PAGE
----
Lower 10.52%
Overall -1.94%

 691 of Richmond Fellowship’s relevant employees received a bonus, which is in scope for the GPG reporting requirements. 70.8% of the bonus recipients are female and 29.2% are male, which more or less exactly matches the proportions of females and males in the organisation’s workforce (70.7% female and 29.3% male).

Bonuses in scope for GPG reporting requirements include the £500 non-consolidated payment made to employees as part of the 2021 pay award, golden hello payments, long service awards and retention bonuses awarded by certain local authorities for front line staff working in their areas and long service awards. The non-consolidated payment made as part of the 2021 pay award is the bonus payment which was received by the majority (71.71%) of the organisation’s employees as at the snapshot date.

77.5% of bonus recipients excluding the non-consolidated payment awarded under the 2021 pay award are female, which explains the overall negative mean bonus GPG result of 1.94%.

The non pro-rated golden hello payment of £1,500 and the pro-rated retention bonus payment of £2,000, both awarded by Cumbria County Council, have driven the negative mean bonus GPG in the Upper quartile. All of the recipients of these payments are in the Upper quartile and 76.25% of the recipients of these payments (61/80) are female.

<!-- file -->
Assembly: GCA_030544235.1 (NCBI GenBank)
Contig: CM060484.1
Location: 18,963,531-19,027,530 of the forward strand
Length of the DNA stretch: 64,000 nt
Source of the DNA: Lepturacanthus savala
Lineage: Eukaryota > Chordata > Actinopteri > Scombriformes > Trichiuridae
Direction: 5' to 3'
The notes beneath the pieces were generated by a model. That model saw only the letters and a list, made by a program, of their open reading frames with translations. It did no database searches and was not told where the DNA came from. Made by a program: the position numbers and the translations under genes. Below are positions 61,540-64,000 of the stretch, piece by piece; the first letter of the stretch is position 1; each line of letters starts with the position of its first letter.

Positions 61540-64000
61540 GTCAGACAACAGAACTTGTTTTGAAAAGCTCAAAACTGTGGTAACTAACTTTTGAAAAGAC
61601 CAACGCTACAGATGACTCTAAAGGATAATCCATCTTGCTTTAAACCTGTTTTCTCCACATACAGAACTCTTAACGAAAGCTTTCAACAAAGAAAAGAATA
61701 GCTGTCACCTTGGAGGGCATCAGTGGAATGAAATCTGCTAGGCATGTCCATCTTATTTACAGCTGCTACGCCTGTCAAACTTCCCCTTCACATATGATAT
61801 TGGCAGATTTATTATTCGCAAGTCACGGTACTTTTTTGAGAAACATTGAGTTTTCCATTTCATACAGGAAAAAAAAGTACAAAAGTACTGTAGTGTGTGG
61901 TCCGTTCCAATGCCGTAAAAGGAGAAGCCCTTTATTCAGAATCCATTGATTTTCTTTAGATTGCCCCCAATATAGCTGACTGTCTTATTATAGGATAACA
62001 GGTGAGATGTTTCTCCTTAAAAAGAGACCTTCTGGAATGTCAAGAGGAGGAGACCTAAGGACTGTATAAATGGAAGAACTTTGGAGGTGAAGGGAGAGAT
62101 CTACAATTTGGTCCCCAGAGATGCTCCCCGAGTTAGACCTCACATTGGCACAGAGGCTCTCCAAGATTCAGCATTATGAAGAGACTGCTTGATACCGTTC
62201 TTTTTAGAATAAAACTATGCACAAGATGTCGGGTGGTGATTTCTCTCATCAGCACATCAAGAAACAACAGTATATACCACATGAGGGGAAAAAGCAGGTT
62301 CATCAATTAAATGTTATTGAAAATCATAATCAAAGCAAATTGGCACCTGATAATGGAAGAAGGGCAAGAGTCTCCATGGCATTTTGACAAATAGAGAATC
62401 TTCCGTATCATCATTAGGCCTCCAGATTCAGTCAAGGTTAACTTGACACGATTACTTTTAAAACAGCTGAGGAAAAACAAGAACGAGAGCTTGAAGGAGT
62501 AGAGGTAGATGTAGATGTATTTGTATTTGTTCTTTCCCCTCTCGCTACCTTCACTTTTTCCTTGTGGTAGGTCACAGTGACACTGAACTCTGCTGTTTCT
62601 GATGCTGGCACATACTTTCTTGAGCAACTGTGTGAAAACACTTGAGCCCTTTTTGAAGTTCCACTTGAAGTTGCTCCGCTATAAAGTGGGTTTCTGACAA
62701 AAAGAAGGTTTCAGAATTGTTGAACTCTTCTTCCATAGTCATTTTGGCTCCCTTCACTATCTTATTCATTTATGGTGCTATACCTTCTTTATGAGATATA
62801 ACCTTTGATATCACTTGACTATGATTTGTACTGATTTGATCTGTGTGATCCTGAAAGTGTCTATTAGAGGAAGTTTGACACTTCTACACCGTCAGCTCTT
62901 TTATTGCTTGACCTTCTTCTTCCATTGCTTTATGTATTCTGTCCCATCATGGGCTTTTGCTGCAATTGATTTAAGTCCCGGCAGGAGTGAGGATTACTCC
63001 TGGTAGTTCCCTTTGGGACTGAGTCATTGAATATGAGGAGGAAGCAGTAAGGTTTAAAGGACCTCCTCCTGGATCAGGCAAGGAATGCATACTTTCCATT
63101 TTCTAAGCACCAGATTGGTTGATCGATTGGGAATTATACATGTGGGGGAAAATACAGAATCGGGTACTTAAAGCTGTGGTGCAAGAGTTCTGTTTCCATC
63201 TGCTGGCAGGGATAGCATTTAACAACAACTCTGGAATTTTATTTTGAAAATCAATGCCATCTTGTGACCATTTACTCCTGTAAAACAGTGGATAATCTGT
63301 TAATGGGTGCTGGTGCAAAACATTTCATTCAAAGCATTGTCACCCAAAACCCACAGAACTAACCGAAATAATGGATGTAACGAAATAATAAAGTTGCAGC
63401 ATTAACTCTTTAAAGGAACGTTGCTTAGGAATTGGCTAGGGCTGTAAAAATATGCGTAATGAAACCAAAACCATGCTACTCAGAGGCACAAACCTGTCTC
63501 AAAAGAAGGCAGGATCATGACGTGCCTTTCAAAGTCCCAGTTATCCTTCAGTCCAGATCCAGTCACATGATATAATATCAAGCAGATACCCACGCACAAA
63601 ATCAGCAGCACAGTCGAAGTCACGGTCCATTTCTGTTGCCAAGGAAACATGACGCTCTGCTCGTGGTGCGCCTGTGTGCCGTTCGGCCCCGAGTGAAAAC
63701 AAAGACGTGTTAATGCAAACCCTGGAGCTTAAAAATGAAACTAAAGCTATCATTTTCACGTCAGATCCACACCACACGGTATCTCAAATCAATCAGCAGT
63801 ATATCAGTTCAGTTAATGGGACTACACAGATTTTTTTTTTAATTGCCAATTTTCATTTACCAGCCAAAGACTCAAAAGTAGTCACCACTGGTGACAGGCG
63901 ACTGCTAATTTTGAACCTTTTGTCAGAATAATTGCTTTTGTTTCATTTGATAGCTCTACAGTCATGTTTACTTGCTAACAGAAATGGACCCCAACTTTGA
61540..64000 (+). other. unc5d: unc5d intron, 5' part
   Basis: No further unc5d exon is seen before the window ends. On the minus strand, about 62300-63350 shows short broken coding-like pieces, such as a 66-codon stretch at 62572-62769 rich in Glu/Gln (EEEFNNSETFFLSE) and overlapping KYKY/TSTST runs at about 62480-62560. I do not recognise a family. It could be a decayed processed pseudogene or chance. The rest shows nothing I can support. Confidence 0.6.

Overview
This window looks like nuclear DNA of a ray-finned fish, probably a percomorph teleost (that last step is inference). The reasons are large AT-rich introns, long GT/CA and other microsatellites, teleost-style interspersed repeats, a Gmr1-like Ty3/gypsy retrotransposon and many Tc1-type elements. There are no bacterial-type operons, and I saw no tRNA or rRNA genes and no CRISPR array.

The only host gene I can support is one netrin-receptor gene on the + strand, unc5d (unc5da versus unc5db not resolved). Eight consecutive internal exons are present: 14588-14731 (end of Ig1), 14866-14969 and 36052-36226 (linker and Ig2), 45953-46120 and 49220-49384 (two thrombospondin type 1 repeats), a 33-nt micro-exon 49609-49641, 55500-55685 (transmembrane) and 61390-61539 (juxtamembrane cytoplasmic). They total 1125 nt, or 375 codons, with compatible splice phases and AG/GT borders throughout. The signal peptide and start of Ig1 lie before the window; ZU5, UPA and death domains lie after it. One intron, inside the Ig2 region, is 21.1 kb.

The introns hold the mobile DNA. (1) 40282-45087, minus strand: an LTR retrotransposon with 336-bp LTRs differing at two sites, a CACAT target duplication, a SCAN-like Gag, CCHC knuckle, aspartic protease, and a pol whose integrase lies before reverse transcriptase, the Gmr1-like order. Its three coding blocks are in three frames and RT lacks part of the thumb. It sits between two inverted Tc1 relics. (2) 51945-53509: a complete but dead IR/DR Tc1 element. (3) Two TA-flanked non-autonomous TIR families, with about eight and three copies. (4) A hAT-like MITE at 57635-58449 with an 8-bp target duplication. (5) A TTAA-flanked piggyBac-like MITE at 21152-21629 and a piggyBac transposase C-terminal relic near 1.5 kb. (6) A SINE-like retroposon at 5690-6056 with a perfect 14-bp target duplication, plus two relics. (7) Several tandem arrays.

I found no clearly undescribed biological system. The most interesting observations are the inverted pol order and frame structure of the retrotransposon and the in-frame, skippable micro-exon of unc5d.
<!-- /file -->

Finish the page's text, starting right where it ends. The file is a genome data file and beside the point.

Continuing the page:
The majority of bonus recipients in the lower quartile are those of the 2021 non-consolidated payment. As this payment was pro-rated, the majority of pro-rated recipients of this payment (81.4%) were female, which accounts for the mean bonus GPG of 10.52% in this quartile.

Median Bonus Gender Pay Gap

Quartile Result
Upper -5.88%
Upper Middle 0.00%
Lower Middle 0.00%
Lower 10.27%
Overall 0.00%

The impact of the £500 non-consolidated payment made to employees as part of the 2021 pay award on the median bonus GPG is clear. As this payment was pro-rated and was the most common bonus payment made, 69.75% of recipients of this payment were full-time, which explains the zero overall and middle bonus median GPGs.

Employees who sit within the Upper quartile predominantly work in Cumbria (46.51%). These employees received either a golden hello payment or a retention bonus and 76.25% are female, which explains the negative median bonus GPG in this quartile.

The higher proportion of females in the Lower quartile compared to across the overall cohort (80.35% -vs- 70.77%) explains the median bonus GPG in this quartile, especially when considering that the majority of bonus recipients in this quartile are those of the 2021 pay award non-consolidated payment, which was pro-rated.


Whilst our gender pay results are broadly positive, we will continue to develop and monitor actions around gender as part of our wider Equality and Diversity Strategic Plan.  Much of this is embedded in our people management policies, practices and training programmes but more specifically we have launched a revised recruitment training programme (including unconscious bias), menopause training and awareness sessions and extended flexible working options post COVID through further hybrid and homeworking arrangements. We continue to undertake an annual diversity monitoring report focusing on gender representation of our workforce at all grades and comparison against our service user profile and wider demographics.

Tim Anderson

HR Director

Tuesday 28 March 2023